The Republican Party, for better or worse, remains the only effective platform for a center-right vision.
In the lead up to last year’s mid-term elections, George F. Will made an intriguing plea to conservatives who remain hostile, or at least skeptical, to President Trump’s leadership of the Republican Party and his level of influence over the conservative movement. In an opinion article for the Washington Post, Mr. Will encouraged them to vote for Democrats and help wrest control of Congress from the Republicans who had acquiesced to President Trump’s arguably undeserved dominance. His goal was to shock the foundations of President Trump’s “cult of victory” in the hope a re-calibration upon traditional conservative principles could take place before the 2020 presidential contest.
It’s hard to say whether Mr. Will’s article aided the smaller-than-anticipated but still effective “blue wave”, which won the House of Representatives for the Democratic Party. However, a study of 2018 results can demonstrate that Democrats owe thanks for their victory to moderate center-left candidates who achieved success in traditionally center-right Republican districts.
Some examples include New York’s 11th Congressional District, a district that voted for Trump by nine points. In the district, army veteran and democrat Max Rose won his Republican opponent by two points. In Oklahoma’s Fifth Congressional District, Democrat Kendra Horn defeated her opponent by two points, despite Trump winning the district by over 13 percent in 2016.
It would appear that Democrats won by gaining votes which under normal political circumstances would have gone to the Republican Party. Unfortunately for Mr. Will’s hopes of what might ensue after Republican defeat, the direction in the rhetoric and intentions of both political parties have been disappointing, to say the least.
In the Democratic realm, the moderates immediately faded away from the spotlight. Instead, the progressive darlings of the freshman class have been hard-left activists who won exclusively in progressive Democratic strongholds. Blue dogs like Ben McAdams are relatively unknown while the national conversation moves at the whim of firebrands like Alexandria Ocasio-Cortez and Ilhan Omar. The counterintuitive trend of the Democratic Party is one where center-left calls for normalcy have successfully defeated the President’s Republican allies. Yet the broader progressive movement continues to double down on a socialistic vision which arguably set the stage for Donald Trump’s rise in the first place.
This trend is apparent in the Democratic field of 2020 candidates. Almost without exception, these candidates voice support for the full gambit of progressive dream policies. Meanwhile, those who express support a return to normalcy fail to excite progressive hardliners either because they are not sufficiently “woke” or are not of the ethnicity or gender which excites an identity-driven movement.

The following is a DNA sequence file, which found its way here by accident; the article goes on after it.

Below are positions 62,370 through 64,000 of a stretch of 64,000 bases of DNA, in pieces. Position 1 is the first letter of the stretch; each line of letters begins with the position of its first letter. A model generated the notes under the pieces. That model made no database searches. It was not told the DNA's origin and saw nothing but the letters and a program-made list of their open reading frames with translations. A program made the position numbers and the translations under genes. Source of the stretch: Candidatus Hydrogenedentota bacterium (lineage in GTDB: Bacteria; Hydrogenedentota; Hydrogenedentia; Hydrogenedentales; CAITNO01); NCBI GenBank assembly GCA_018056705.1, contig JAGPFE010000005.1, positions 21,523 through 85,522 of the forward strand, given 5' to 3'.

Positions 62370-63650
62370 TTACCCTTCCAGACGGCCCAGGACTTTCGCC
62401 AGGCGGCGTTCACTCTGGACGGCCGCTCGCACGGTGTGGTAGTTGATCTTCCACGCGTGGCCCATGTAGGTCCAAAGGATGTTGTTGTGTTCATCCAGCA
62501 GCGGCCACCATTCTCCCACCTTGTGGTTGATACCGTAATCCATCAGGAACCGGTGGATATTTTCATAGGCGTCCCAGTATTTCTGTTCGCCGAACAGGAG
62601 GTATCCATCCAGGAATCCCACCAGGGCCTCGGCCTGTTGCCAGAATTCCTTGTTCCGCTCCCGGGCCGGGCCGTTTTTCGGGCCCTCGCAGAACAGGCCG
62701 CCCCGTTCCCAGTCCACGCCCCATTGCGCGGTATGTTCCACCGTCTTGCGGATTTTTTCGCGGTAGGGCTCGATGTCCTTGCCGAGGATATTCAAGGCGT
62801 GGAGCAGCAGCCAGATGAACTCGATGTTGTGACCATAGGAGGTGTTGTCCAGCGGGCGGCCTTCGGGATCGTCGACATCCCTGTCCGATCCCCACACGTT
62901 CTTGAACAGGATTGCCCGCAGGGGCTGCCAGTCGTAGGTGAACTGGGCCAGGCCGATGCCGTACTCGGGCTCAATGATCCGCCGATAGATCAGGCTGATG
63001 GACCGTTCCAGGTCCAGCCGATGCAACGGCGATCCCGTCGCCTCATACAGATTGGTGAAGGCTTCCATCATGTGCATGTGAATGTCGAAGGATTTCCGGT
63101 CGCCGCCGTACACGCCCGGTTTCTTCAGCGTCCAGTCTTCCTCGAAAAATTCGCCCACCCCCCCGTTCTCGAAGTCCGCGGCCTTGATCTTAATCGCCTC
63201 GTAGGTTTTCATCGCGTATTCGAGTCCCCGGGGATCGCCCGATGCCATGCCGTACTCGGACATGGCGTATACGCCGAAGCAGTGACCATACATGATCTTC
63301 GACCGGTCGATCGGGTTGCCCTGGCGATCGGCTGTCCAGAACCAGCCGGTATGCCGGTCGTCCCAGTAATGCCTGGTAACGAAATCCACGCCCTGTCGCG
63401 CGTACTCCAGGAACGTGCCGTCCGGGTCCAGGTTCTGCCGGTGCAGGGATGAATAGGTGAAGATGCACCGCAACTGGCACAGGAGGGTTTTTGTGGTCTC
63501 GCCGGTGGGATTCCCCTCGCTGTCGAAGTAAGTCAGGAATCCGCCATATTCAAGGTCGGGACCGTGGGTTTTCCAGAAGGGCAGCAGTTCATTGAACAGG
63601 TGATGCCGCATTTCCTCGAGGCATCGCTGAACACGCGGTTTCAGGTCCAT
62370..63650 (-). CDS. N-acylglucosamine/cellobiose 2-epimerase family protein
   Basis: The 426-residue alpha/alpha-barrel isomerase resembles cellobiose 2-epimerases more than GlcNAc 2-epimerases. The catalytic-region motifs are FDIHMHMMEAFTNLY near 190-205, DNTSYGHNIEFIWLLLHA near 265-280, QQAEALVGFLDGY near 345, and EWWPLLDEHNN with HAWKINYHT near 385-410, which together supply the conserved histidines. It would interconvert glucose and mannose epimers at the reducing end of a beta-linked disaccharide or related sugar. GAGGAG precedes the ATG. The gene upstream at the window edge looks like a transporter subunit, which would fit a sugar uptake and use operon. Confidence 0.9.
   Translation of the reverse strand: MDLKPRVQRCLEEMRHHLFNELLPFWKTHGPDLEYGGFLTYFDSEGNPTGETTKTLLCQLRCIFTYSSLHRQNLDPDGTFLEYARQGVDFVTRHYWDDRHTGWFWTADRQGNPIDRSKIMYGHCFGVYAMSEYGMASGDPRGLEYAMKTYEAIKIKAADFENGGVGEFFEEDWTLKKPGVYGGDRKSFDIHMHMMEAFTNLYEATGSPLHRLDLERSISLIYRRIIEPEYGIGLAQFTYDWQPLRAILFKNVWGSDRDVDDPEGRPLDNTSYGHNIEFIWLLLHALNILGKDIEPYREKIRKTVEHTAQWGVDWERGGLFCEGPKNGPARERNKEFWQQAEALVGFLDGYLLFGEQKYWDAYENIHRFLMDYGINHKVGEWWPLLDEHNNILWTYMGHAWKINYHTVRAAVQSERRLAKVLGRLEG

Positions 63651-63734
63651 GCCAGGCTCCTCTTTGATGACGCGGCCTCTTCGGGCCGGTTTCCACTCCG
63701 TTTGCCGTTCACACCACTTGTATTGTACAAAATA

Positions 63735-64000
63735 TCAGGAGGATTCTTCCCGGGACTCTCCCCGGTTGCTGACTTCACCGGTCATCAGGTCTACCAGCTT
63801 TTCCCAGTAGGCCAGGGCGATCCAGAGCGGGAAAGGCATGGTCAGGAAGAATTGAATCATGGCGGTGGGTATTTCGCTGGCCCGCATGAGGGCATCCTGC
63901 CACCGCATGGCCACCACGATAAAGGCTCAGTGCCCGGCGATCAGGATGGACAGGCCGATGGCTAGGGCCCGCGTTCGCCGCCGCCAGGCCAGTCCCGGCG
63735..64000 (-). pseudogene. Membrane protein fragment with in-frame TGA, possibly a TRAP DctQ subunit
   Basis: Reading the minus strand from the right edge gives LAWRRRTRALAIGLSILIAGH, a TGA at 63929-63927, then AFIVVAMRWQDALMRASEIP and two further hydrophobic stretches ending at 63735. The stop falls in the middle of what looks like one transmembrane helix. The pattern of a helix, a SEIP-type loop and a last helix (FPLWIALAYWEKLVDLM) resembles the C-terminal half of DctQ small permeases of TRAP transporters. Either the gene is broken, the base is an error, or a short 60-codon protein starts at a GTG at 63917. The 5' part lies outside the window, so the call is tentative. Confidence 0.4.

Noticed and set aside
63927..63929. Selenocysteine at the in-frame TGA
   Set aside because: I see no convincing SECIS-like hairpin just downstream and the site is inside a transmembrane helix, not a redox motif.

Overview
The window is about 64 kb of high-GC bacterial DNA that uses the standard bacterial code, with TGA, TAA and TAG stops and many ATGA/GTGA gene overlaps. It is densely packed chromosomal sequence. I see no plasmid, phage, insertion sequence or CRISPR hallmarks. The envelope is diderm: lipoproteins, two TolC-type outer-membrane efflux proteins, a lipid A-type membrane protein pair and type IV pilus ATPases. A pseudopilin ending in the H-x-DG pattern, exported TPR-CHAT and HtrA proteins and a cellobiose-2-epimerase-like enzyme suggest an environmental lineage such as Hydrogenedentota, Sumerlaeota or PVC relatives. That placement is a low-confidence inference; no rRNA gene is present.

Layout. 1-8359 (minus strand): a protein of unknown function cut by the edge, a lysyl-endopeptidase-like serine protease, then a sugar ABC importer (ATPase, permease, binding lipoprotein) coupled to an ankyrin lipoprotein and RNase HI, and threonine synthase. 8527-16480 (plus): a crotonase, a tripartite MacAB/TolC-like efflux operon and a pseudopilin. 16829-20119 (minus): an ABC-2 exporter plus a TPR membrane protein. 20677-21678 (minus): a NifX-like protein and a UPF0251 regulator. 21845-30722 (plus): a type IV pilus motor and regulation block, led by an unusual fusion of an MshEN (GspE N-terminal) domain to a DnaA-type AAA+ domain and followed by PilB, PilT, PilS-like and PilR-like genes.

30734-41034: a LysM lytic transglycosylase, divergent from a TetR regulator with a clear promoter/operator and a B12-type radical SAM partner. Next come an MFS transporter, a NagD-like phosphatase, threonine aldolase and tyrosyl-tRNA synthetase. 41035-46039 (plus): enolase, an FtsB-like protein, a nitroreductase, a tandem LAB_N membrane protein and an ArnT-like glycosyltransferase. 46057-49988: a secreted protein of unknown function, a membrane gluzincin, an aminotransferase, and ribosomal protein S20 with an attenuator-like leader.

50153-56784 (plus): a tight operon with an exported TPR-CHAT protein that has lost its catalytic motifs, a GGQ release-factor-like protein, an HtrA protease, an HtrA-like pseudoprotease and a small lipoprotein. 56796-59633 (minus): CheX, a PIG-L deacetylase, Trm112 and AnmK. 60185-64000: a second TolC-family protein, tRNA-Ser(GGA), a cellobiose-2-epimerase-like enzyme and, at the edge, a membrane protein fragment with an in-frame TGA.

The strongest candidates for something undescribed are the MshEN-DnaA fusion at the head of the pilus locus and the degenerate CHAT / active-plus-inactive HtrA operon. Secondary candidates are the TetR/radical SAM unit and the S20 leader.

Similarly, the Republican realm has not responded to defeat in 2018 as Mr. Will might have hoped. Armed with another useful foil, President Trump has been able to add the House of Representatives to an extensive list of his enemies. This has kept Republicans in a siege mentality conducive to ensuring continued loyalty to his leadership. Aided and abetted by Democrats who gain notoriety through mirroring the President’s bombastic Twitter-troll behavior, even more, conservatives have gravitated into Donald Trump’s sphere of influence. It’s no wonder they feel compelled to stand united against a socialistic vision they detest.
Conservatives, libertarians, center-right moderates and centrists who would like to see a more consciously conservative GOP with presidential candidates able to effectively communicate a center-right vision cannot simply vote for Democrats or third-party longshots and hope the Republican Party learns its lesson in defeat. Instead, they must come to the practical understanding that in an electoral system that engenders a dominance by two major political parties, the natural home remains the Republican Party even if you disapprove of its direction under Donald Trump. If the goal is resurgent conscious conservatism, a goal only possible by dethroning Donald Trump as the face of the movement, they must deal in the realm of what’s possible regardless of what would be ideal.
There is no gentle way to state the truth. The mass exodus of Trump skeptical conservatives, libertarians, moderates, and centrists from the GOP has accomplished nothing but an easier path to the dominance of the party by President Trump and his allies. The attempts to establish new organizations and political parties to re-assert the principles of politically homeless former Republicans have either failed or remain in infancy. The Democrats would gladly accept our votes and voice sympathy for our political homelessness. That being said, they remain mostly hostile to centrist values and have demonstrated that they will not stray from the socialistic path, centrists cannot accept without abandoning their principles as many Trump-enamored counterparts have done. There simply is no present path towards resurgent conscious conservatism in the here-and-now outside of returning to the GOP and reclaiming it.